Monday, April 30, 2012

How One Instructor Teaches 2,670 Students

Read original article at The Chronicle of Higher Education

How One Instructor Teaches 2,670 Students 1
Kyle Green for the Chronicle
John Boyer teaches a megaclass in current events at Virginia Tech in person—and holds online office hours using Ustream.
In October, Myanmar's pro-democracy leader, Aung San Suu Kyi, got a quirky request on YouTube. A hyperactive instructor in a plaid jacket posted a video inviting her to do a Skype interview with his "World Regions" geography class at Virginia Tech.
Ms. Suu Kyi, a Nobel Peace Prize laureate often compared to Nelson Mandela, might have ignored this plea were it not for how the video ended. The camera pivoted from the instructor, John Boyer, to an auditorium filled with some 3,000 students. They leapt from their seats, blew noisemakers, and chanted her name as if the Hokies had scored a touchdown.
It worked. On December 5, Ms. Suu Kyi, who last month won election to Parliament after spending much of the past two decades in detention, took questions from Mr. Boyer's students via Skype. "I cried a little bit," says Alex Depew, a senior. "I'm not gonna lie."
The moment marked the biggest coup yet in Mr. Boyer's experiment with supersizing the classroom. Conventional wisdom deems smaller classes superior. Mr. Boyer, a self-described "Podunk instructor," calls that "poppycock." He's exploring how technology can help engage students in face-to-face courses that enroll from 600 to nearly 3,000 students.
It's a timely project that may suggest tips for others. In a recent survey of financial conditions at state universities, 56 percent of respondents said that budget constraints were causing them to collapse sections into fewer, larger classes, according to the Association of Public and Land-Grant Universities. At Virginia Tech, about two dozen classes exceed 300 students.
"They're not going anywhere," says Peter E. Doolittle, director of Virginia Tech's Center for Instructional Development and Educational Research. "We're better off learning how to teach well in large classes, rather than trying to avoid them."
Boyer describes his course as an "Intro to the Planet" that brings "the average completely uninformed American" up to speed on world issues. His approach? Decentralize the rigid class format by recreating assessment as a gamelike system in which students earn points for completing assignments of their choosing from many options (1,050 points earns an A, and no tasks, not even exams, are required). Saturate students with Facebook and Twitter updates (some online pop quizzes are announced only on social media). Keep the conversation going with online office hours.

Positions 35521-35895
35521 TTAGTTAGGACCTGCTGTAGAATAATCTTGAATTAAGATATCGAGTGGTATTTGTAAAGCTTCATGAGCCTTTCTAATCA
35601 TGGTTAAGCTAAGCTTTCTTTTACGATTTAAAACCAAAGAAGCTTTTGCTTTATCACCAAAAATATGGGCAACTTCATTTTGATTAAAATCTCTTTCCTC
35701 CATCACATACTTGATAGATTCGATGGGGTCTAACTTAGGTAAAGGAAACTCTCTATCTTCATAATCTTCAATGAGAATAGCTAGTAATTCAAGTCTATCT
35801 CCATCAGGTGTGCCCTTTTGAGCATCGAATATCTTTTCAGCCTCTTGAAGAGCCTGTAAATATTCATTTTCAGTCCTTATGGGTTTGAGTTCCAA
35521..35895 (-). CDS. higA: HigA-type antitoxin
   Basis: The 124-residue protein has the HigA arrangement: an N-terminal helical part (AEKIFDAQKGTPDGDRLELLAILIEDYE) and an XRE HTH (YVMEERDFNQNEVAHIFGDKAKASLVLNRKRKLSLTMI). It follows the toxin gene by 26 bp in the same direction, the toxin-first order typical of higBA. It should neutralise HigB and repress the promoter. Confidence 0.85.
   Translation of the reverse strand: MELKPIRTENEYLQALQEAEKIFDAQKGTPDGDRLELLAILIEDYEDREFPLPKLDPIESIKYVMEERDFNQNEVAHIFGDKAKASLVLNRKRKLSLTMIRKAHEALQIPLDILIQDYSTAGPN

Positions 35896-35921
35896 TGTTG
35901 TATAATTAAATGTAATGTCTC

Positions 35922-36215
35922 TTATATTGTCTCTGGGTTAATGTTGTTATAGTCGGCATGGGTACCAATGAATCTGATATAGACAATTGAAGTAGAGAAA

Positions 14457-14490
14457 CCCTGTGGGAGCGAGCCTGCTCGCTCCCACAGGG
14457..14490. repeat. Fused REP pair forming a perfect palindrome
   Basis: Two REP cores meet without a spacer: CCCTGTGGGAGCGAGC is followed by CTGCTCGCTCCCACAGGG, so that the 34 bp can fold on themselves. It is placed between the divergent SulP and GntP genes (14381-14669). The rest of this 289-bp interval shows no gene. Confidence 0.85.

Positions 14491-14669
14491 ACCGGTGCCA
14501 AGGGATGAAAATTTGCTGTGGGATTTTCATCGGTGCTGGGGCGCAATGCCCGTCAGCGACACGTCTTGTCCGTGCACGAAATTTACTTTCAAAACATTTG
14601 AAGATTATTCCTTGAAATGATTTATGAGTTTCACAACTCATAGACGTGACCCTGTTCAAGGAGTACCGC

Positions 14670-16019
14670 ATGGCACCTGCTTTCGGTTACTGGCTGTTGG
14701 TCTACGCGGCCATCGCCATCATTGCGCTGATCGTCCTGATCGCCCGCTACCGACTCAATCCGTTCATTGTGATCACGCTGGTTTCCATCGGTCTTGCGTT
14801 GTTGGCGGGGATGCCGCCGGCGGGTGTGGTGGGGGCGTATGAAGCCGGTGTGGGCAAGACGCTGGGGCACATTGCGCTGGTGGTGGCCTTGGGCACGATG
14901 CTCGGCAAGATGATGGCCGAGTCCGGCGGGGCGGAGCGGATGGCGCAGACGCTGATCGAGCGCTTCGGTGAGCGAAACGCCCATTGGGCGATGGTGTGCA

And snag big-name visitors by turning the enormous class into a digital hive that swarms them with requests. Other recent guests have included Emilio Estevez and Martin Sheen, whose recent movie focuses on the Camino de Santiago pilgrimage route in Spain, and Jason Russell, creator of "Kony 2012," a viral video about the brutal Ugandan rebel leader Joseph Kony.
"I'm not sure any of these things would have occurred without a class of 3,000 people," says Mr. Boyer, a senior instructor. "I totally can now foresee that this time next year we're going to get Barack Obama in the classroom, if not live, via Skype."
Mr. Boyer's popularity has also brought lessons in the pitfalls of megacourses. Students' biggest complaint is disruptive class members. Some behave like they're watching a TV show rather than a live lecture. Mr. Boyer once kicked out two students who were sitting on the floor in the back, wearing headphones and screening a movie on a computer.
Then there's the pushback from other professors. Can students learn in such a big class? How interactive can it be? Can Mr. Boyer meet all their needs—especially less prepared kids who could fall through the cracks?
"Teaching is an individual personal relationship with a student," says one skeptic, Linda Toth, an associate professor of psychology at California University of Pennsylvania who has studied the relationship between class size and student achievement. "It's not a show. It's not a circus."
Mr. Boyer's "show" begins on a Monday at 7:58 p.m., when his technical assistant, Katie Pritchard, blasts alerts to 9,000 Facebook and Twitter friends: Live online office hours are starting in 5 minutes! Join the fun.
With so many students in his "World Regions" class—2,670 in the fall section and 553 in the spring—these sessions are a key way to extend the classroom conversation. The experience feels like traditional office hours chopped up in a digital blender. Mr. Boyer hosts the sessions from his bottom-floor office in a redbrick building called Major Williams Hall. Some participants attend in person, some online; some are current students, others former ones who like to check in. Hanging out with Mr. Boyer is "more fun than quantum-physics homework," explains one former student, Harry White, who plants himself on the olive-green vinyl couch in the instructor's office. But even here much of the fun is virtual: The few students in the office follow on laptops and iPads as the instructor interacts with a much larger crowd online.
Perched behind his 20-inch screen, wearing one of his trademark plaid jackets, Mr. Boyer fields questions pinged in as instant messages. He responds on Ustream, a free Web platform that lets anyone broadcast a video feed through a Webcam.
"Mcpherson161 up in the hizzle!" Mr. Boyer hollers, reading the computer name of his first questioner. "Dude, what's going on, Mcpherson?"
What goes on, for part of the night, is Mr. Boyer discussing fallout from "Kony 2012." In November, the video's creator, Jason Russell, visited Mr. Boyer's class. This was before "Kony 2012" got more than 87 million YouTube views, and before Mr. Russell went berserk in San Diego, parading naked on the street until the police took him into custody.